Six whopping lies told about entrepreneurs … Sometimes by entrepreneurs themselves — Bill Aulet

MIT Sloan Sr. Lecturer Bill Aulet

MIT Sloan Sr. Lecturer Bill Aulet

From Forbes

As more people aspire to become entrepreneurs, it is important to dispel many of the misperceptions about this species. Here are six big ones that even some entrepreneurs believe:

1. They are the smartest and most high achieving people in the room:  They certainly weren’t growing up.  It is highly unlikely they were the valedictorians of their classes in college.  As one successful entrepreneur recently said to me, “If I had a 4.0 at graduation, it stood for the number of parties I went to the night before rather than my GPA.”   Entrepreneurs don’t typically try to please other people; rather, they find something that deeply fascinates them and then hyper-focus on that particular opportunity.  Hence, the high dropout rates.  Case study: Steve Jobs 

2. Entrepreneurs are individualists:  The research on this one is clear from people like Professor Ed Roberts of the Martin Trust Center for MIT Entrepreneurship who found that the more people you have on the founding team, the better your odds of achieving success. When you peer behind the curtain of most success stories, you will find a diversified team of founders who made it happen, even if a subsequent public relations team creates a success story of a Horatio Alger type pulling him or herself up by the bootstraps.  The reality is that entrepreneurship is a team sport rather than an individual sport.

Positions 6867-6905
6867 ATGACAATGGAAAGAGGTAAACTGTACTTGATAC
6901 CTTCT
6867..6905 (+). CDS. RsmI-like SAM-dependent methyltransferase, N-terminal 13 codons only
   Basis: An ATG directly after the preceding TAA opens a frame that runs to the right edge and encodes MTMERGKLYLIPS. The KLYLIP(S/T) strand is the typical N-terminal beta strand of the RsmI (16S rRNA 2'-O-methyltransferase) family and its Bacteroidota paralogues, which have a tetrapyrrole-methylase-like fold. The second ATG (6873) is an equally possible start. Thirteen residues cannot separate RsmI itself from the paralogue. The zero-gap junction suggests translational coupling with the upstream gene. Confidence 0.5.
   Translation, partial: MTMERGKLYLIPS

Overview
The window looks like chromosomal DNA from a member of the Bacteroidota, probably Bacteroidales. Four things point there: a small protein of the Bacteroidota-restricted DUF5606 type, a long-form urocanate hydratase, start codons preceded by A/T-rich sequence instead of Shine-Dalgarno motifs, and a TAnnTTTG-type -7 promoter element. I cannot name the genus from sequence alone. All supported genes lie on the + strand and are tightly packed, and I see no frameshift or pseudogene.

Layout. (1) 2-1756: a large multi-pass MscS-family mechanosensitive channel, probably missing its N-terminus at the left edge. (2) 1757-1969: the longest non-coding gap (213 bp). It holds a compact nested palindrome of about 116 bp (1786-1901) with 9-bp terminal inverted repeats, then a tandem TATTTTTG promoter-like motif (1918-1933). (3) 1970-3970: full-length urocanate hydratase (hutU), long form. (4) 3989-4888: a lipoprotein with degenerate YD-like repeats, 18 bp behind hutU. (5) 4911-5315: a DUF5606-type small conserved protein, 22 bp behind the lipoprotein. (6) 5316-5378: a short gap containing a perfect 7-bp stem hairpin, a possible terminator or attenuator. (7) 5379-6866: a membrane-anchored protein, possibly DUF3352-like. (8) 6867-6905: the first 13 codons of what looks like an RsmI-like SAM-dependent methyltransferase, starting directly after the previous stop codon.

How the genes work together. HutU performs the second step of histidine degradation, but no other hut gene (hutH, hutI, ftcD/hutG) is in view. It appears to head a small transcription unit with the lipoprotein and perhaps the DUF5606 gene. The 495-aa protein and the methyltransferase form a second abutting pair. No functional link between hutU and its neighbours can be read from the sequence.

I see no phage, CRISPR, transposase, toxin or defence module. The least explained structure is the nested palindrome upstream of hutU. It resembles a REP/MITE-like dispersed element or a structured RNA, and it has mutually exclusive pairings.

Read the full post at Forbes.

Bill Aulet is a Senior Lecturer and Managing Director in the Martin Trust Center for MIT Entrepreneurship at the MIT Sloan School of Management.

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